TOKYO, OCT. 8 -- Three well-known Japanese politicians officially kicked off their campaigns for the prime ministership today, as the ruling Liberal Democratic Party agreed to hold an election to decide among them in 12 days.

The race to replace Prime Minister Yasuhiro Nakasone has been under way in the backrooms for months, but today the three sexagenarians, known here as "new leaders," officially filed their candidacies. They are former foreign minister Shintaro Abe, 63; Finance Minister Kiichi Miyazawa, 68; and former finance minister Noboru Takeshita, 63.

The three men formally filed for the post of president of the ruling Liberal Democratic Party. Shortly afterward, the party, which has controlled the parliament for 32 years, set Oct. 20 as the date for its legislators to elect one of them to that post. The winner will become prime minister when Nakasone steps down at the end of the month.

On policy matters the three men are nearly identical. All have served in Nakasone's Cabinet and said they expect few changes in policy.

All of them put a close alliance with the United States at the top of their foreign policy goals. They all support tax reform, further measures to open Japanese markets to imports, expansion of the domestic economy and a continuation of Japan's "no war" constitution. All support protecting Japan's politically powerful rice farmers by continuing to restrict imports.

Takeshita leads the party's largest faction, with 114 members of the Diet, or parliament, and therefore is widely viewed as the man to beat. Nakasone has not yet committed the 87-member faction he leads to any candidate.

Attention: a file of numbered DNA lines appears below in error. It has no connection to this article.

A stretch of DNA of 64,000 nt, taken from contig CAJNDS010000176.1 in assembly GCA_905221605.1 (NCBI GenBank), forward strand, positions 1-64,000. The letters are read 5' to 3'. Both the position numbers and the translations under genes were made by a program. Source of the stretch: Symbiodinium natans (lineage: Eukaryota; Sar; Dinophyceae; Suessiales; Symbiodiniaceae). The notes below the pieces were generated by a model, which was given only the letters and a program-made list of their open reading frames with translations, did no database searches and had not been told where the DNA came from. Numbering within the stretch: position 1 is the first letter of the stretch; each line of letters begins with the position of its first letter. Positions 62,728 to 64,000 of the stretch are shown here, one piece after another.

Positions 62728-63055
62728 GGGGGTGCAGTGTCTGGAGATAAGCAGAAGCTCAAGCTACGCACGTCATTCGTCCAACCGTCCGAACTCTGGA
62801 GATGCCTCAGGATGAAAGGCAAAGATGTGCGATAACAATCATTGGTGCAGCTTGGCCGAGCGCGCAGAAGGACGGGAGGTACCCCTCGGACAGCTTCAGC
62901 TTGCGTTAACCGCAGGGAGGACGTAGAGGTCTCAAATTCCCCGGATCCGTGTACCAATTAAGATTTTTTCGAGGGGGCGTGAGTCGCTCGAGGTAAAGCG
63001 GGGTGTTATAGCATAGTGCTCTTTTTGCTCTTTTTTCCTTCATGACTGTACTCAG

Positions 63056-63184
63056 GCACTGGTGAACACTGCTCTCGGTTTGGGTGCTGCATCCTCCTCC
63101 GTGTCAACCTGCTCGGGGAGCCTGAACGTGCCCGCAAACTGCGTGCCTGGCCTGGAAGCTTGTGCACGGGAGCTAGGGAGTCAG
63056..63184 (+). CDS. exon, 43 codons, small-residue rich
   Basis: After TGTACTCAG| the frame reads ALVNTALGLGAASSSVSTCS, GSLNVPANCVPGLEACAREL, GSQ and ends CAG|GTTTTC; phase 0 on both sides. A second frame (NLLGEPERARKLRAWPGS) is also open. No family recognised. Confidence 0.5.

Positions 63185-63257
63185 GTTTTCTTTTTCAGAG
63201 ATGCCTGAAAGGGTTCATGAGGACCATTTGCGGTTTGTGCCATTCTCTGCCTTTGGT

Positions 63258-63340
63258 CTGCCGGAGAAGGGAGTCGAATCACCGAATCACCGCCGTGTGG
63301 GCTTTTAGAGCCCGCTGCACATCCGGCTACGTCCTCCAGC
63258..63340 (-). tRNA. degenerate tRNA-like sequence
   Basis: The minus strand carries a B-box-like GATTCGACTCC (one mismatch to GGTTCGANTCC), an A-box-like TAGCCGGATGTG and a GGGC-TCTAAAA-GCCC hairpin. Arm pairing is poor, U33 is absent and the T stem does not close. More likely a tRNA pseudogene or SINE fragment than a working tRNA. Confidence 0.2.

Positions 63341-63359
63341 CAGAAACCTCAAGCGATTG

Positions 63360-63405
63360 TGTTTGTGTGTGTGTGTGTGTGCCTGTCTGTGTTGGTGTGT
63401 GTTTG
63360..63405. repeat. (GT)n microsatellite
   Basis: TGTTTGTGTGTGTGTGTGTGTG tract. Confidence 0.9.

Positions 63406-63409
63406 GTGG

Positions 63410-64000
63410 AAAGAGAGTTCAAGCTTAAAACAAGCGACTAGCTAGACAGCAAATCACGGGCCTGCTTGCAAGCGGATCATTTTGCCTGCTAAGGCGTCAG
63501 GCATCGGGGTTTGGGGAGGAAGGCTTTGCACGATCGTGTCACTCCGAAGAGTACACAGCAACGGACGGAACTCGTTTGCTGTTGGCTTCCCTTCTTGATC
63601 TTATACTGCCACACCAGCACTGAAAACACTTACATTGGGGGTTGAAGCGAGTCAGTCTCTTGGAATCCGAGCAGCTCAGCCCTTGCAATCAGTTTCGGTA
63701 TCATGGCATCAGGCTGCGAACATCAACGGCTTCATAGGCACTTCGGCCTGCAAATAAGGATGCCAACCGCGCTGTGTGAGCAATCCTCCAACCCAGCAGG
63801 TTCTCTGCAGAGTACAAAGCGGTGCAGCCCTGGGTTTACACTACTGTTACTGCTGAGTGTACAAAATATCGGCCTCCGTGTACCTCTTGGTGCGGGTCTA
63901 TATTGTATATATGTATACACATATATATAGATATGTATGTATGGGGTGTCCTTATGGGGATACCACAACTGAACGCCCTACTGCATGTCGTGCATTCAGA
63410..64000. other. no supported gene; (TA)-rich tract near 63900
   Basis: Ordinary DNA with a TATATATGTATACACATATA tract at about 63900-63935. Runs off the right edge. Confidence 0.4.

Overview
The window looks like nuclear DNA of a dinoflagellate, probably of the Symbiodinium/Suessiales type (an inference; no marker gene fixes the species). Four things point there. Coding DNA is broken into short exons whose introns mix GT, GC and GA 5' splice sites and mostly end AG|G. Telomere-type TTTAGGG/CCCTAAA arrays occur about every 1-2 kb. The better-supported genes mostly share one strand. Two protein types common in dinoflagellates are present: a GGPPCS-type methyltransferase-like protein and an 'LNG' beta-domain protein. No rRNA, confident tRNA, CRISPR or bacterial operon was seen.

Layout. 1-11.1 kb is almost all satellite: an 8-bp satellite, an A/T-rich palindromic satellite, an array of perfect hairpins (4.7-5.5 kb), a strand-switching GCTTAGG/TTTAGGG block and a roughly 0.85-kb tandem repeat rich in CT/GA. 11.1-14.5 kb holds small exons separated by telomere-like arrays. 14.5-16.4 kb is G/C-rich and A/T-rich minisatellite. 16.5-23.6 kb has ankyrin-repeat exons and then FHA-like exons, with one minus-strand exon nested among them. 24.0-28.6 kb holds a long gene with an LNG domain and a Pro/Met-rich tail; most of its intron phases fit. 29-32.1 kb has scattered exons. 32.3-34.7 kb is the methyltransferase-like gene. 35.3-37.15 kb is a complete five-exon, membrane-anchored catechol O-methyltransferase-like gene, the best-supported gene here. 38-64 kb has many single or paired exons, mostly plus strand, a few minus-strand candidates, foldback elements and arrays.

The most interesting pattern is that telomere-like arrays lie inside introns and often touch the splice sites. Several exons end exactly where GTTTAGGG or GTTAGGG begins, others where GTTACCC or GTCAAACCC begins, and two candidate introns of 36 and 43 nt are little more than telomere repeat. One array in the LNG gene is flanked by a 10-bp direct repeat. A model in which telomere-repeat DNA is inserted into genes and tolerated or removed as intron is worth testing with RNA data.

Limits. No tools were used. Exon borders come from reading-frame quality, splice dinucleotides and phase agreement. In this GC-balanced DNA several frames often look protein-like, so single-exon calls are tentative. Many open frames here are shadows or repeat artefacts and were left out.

Takeshita is described as a scrappy political insider who, by his own assessment, is more comfortable working the halls of the Diet than developing broad policy outlines.

Questions about his international judgment surfaced last winter when a Japanese newspaper ran an article in which Takeshita, quoting residents near a big U.S. Navy base here, said that the high yen had forced sailors to stop going out on dates. Instead they were getting drunk with each other and "probably that is the reason they are getting AIDS," he said.

The statement infuriated U.S. Embassy officials. Takeshita this week said he was merely repeating a statement made by a friend, but even so it was "not appropriate" for him to have said it.

Miyazawa heads the next largest faction, of 89 members. A fluent English speaker, he is seen here as particularly strong in international affairs and in formulating policy, but less so in the maneuvers of Japan's politics.

Abe, with an 86-member faction, is described as an adept politician with more international exposure than Takeshita, but he is viewed as a not particularly aggressive leader.

In a style typical of Japan, where harmony and consensus are highly valued, all three have refused to say anything negative about the others. Based on press conferences given this week by the candidates, the campaign is likely to be a pretty tame affair, rhetorically.

"My colleagues are just as good as I am," Miyazawa said at his press conference. "All I can say is I will try my best depending upon my past experience. But my colleagues also have their great merits. . . . Being a Japanese, that's the extent of my modest answer." Today, after officially registering their candidacies, the three held a joint press conference to discuss the race. They agreed to meet this weekend to try to settle the selection among themselves without a vote, which many party members have said could cause bad feelings in the party.